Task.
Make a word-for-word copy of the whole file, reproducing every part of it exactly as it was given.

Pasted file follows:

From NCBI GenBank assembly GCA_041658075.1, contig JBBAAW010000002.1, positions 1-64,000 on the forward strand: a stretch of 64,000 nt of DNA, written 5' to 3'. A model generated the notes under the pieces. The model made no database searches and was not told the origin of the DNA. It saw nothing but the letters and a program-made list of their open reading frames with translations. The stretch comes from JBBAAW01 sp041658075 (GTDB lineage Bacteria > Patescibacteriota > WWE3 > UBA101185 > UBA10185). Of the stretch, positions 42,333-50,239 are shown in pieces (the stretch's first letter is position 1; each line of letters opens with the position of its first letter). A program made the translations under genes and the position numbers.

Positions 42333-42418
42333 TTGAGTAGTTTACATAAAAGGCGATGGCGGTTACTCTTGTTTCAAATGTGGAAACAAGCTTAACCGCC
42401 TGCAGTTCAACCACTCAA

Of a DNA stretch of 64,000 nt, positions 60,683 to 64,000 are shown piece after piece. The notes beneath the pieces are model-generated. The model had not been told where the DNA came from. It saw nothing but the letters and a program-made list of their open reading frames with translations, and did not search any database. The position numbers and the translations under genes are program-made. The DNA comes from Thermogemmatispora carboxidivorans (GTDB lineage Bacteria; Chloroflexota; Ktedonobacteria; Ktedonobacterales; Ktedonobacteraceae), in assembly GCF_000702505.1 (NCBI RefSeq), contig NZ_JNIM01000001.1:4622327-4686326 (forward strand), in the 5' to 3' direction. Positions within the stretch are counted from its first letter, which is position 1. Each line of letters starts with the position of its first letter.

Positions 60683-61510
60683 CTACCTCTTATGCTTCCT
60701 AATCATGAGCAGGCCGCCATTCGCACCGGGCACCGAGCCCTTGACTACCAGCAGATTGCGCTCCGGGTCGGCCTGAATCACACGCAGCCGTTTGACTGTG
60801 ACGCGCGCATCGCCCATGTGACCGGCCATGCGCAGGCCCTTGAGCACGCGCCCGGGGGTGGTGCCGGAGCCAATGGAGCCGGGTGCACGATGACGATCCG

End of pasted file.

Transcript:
From NCBI GenBank assembly GCA_041658075.1, contig JBBAAW010000002.1, positions 1-64,000 on the forward strand: a stretch of 64,000 nt of DNA, written 5' to 3'. A model generated the notes under the pieces. The model made no database searches and was not told the origin of the DNA. It saw nothing but the letters and a program-made list of their open reading frames with translations. The stretch comes from JBBAAW01 sp041658075 (GTDB lineage Bacteria > Patescibacteriota > WWE3 > UBA101185 > UBA10185). Of the stretch, positions 42,333-50,239 are shown in pieces (the stretch's first letter is position 1; each line of letters opens with the position of its first letter). A program made the translations under genes and the position numbers.

Positions 42333-42418
42333 TTGAGTAGTTTACATAAAAGGCGATGGCGGTTACTCTTGTTTCAAATGTGGAAACAAGCTTAACCGCC
42401 TGCAGTTCAACCACTCAA

Of a DNA stretch of 64,000 nt, positions 60,683 to 64,000 are shown piece after piece. The notes beneath the pieces are model-generated. The model had not been told where the DNA came from. It saw nothing but the letters and a program-made list of their open reading frames with translations, and did not search any database. The position numbers and the translations under genes are program-made. The DNA comes from Thermogemmatispora carboxidivorans (GTDB lineage Bacteria; Chloroflexota; Ktedonobacteria; Ktedonobacterales; Ktedonobacteraceae), in assembly GCF_000702505.1 (NCBI RefSeq), contig NZ_JNIM01000001.1:4622327-4686326 (forward strand), in the 5' to 3' direction. Positions within the stretch are counted from its first letter, which is position 1. Each line of letters starts with the position of its first letter.

Positions 60683-61510
60683 CTACCTCTTATGCTTCCT
60701 AATCATGAGCAGGCCGCCATTCGCACCGGGCACCGAGCCCTTGACTACCAGCAGATTGCGCTCCGGGTCGGCCTGAATCACACGCAGCCGTTTGACTGTG
60801 ACGCGCGCATCGCCCATGTGACCGGCCATGCGCAGGCCCTTGAGCACGCGCCCGGGGGTGGTGCCGGAGCCAATGGAGCCGGGTGCACGATGACGATCCG